In 1838, the U.S. Army troops rounded up 15,000 Cherokee Indians and
forced them off their land in Georgia. They drove them more than 1,500 miles
westward to present-day Oklahoma. Some of the Cherokee escaped into the Smoky
Mountains and their descendents live in North Carolina. There were few wagons or
carts for the Cherokee to travel on. For months, most of the Cherokees walked day
after day. They had little food and no shelter through autumn rains and winter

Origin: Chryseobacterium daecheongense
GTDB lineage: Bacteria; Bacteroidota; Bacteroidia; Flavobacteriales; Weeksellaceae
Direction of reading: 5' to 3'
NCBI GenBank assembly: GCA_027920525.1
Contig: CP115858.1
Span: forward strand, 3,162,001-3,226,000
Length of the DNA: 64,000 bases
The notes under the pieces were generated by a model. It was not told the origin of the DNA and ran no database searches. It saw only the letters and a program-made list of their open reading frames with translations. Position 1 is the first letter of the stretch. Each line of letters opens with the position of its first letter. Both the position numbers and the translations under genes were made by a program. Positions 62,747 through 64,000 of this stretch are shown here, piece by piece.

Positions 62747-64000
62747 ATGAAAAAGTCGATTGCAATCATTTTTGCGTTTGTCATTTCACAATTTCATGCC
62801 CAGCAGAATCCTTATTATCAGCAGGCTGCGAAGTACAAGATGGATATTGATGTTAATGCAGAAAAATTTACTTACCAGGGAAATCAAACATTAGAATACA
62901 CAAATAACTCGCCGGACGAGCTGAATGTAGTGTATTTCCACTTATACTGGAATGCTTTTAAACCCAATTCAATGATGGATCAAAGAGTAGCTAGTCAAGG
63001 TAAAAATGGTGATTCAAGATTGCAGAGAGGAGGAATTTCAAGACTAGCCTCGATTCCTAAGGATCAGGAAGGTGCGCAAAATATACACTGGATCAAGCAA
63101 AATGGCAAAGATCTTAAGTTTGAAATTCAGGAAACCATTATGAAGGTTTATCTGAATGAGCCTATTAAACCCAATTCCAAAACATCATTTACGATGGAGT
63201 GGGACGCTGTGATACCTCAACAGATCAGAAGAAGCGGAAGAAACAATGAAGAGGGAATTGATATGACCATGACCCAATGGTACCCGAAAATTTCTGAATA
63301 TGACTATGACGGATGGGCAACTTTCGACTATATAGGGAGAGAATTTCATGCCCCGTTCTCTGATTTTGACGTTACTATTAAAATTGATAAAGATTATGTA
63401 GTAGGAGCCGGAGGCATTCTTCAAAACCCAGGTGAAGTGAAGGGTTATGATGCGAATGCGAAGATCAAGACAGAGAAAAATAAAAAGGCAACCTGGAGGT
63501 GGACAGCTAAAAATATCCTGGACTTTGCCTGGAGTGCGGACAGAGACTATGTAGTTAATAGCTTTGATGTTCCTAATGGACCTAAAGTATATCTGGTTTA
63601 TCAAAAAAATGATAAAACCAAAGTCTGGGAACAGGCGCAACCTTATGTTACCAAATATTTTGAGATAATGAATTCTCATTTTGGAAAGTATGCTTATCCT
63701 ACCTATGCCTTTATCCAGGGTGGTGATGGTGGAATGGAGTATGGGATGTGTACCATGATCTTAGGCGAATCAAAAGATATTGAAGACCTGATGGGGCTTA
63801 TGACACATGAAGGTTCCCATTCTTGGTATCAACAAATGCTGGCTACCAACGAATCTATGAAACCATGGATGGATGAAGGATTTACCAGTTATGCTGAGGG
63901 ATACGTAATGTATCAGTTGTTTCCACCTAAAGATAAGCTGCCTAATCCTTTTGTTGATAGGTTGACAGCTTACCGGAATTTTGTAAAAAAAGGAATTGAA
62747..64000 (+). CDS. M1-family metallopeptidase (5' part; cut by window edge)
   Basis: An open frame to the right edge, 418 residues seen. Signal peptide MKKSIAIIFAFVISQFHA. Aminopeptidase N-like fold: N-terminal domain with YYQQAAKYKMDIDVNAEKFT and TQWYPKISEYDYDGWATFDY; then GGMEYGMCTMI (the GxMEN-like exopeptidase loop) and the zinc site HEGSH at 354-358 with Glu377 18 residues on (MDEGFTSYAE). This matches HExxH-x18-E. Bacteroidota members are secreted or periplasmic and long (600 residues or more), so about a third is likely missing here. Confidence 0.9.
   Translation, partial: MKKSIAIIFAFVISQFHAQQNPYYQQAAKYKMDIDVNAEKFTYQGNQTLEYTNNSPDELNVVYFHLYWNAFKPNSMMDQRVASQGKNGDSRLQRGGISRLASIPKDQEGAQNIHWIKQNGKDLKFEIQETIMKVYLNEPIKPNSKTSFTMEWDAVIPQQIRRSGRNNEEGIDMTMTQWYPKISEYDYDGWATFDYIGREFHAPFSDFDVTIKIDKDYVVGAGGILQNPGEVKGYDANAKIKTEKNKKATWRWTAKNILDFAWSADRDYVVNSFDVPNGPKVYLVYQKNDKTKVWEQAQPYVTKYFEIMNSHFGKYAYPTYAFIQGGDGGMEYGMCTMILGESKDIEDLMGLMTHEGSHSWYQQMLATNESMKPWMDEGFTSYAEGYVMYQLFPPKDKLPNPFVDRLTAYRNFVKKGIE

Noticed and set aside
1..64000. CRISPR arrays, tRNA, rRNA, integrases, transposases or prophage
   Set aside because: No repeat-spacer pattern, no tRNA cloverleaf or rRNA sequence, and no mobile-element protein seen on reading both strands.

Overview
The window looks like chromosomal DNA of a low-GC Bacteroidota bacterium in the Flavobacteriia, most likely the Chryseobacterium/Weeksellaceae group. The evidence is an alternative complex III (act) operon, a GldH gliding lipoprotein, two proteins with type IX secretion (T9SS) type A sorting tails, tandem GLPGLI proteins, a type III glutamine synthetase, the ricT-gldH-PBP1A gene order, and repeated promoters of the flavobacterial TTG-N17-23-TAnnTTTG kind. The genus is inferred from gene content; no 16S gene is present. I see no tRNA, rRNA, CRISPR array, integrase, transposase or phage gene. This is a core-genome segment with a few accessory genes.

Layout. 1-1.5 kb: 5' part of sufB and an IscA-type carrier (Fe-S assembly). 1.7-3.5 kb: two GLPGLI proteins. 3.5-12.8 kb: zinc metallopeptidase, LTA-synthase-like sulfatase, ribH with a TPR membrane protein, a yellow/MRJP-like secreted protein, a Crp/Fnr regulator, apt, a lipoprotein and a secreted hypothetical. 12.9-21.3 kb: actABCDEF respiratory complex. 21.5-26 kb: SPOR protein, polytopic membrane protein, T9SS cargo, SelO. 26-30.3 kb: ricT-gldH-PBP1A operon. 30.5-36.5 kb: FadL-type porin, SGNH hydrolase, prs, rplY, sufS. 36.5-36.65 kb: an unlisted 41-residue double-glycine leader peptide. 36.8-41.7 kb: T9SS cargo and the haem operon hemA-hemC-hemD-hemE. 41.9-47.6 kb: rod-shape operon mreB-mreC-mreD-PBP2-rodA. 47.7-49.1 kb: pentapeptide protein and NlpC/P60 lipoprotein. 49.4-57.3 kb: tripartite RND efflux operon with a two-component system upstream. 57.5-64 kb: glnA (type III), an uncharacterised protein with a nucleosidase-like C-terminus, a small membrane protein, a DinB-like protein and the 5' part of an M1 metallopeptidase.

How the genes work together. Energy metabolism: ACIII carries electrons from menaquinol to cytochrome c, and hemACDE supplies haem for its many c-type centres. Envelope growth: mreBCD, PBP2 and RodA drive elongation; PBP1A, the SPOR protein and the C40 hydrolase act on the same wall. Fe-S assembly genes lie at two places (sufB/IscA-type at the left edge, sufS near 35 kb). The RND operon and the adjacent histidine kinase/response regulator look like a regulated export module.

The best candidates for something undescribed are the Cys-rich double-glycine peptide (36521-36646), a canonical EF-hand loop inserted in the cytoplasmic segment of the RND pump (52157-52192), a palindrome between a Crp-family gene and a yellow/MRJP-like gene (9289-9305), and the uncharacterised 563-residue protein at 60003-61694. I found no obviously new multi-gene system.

storms. The terrible journey became known as "The Trail of Tears".
Why were the Cherokee driven across the country?
They were removed because settlers wanted their land
since gold was discovered in Dahlonega. In 1836,
Nation be moved west, by force if necessary. As many as
4,000 Cherokees died on the trip. In the words of one
survivor, "Long time we travel on way to new land. . . Many
days pass and people die very much. We bury close by